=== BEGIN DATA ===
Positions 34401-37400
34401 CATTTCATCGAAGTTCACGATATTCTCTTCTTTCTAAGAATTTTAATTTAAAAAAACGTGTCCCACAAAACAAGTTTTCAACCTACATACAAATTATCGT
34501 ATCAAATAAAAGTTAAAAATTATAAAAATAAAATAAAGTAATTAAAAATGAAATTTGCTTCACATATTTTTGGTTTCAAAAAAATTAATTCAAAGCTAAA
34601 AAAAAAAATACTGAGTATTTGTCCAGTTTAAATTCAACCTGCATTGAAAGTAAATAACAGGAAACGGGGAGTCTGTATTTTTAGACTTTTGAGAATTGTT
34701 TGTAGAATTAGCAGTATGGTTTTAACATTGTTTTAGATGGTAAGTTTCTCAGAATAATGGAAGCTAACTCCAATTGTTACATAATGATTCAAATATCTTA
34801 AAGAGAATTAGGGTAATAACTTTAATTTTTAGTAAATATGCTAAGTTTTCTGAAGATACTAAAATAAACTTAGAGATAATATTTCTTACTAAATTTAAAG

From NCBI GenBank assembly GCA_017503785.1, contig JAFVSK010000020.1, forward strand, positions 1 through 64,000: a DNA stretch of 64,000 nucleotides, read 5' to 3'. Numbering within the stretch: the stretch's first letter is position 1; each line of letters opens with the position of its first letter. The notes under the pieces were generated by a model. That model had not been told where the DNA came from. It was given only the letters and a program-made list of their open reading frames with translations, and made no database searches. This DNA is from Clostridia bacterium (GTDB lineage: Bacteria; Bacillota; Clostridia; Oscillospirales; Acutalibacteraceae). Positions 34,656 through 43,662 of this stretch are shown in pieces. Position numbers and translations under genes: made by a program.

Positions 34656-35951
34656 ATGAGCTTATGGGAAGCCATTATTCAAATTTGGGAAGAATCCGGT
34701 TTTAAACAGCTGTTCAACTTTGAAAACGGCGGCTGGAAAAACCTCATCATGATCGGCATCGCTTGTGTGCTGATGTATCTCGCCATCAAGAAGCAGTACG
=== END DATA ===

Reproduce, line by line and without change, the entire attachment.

Positions 34401-37400
34401 CATTTCATCGAAGTTCACGATATTCTCTTCTTTCTAAGAATTTTAATTTAAAAAAACGTGTCCCACAAAACAAGTTTTCAACCTACATACAAATTATCGT
34501 ATCAAATAAAAGTTAAAAATTATAAAAATAAAATAAAGTAATTAAAAATGAAATTTGCTTCACATATTTTTGGTTTCAAAAAAATTAATTCAAAGCTAAA
34601 AAAAAAAATACTGAGTATTTGTCCAGTTTAAATTCAACCTGCATTGAAAGTAAATAACAGGAAACGGGGAGTCTGTATTTTTAGACTTTTGAGAATTGTT
34701 TGTAGAATTAGCAGTATGGTTTTAACATTGTTTTAGATGGTAAGTTTCTCAGAATAATGGAAGCTAACTCCAATTGTTACATAATGATTCAAATATCTTA
34801 AAGAGAATTAGGGTAATAACTTTAATTTTTAGTAAATATGCTAAGTTTTCTGAAGATACTAAAATAAACTTAGAGATAATATTTCTTACTAAATTTAAAG

From NCBI GenBank assembly GCA_017503785.1, contig JAFVSK010000020.1, forward strand, positions 1 through 64,000: a DNA stretch of 64,000 nucleotides, read 5' to 3'. Numbering within the stretch: the stretch's first letter is position 1; each line of letters opens with the position of its first letter. The notes under the pieces were generated by a model. That model had not been told where the DNA came from. It was given only the letters and a program-made list of their open reading frames with translations, and made no database searches. This DNA is from Clostridia bacterium (GTDB lineage: Bacteria; Bacillota; Clostridia; Oscillospirales; Acutalibacteraceae). Positions 34,656 through 43,662 of this stretch are shown in pieces. Position numbers and translations under genes: made by a program.

Positions 34656-35951
34656 ATGAGCTTATGGGAAGCCATTATTCAAATTTGGGAAGAATCCGGT
34701 TTTAAACAGCTGTTCAACTTTGAAAACGGCGGCTGGAAAAACCTCATCATGATCGGCATCGCTTGTGTGCTGATGTATCTCGCCATCAAGAAGCAGTACG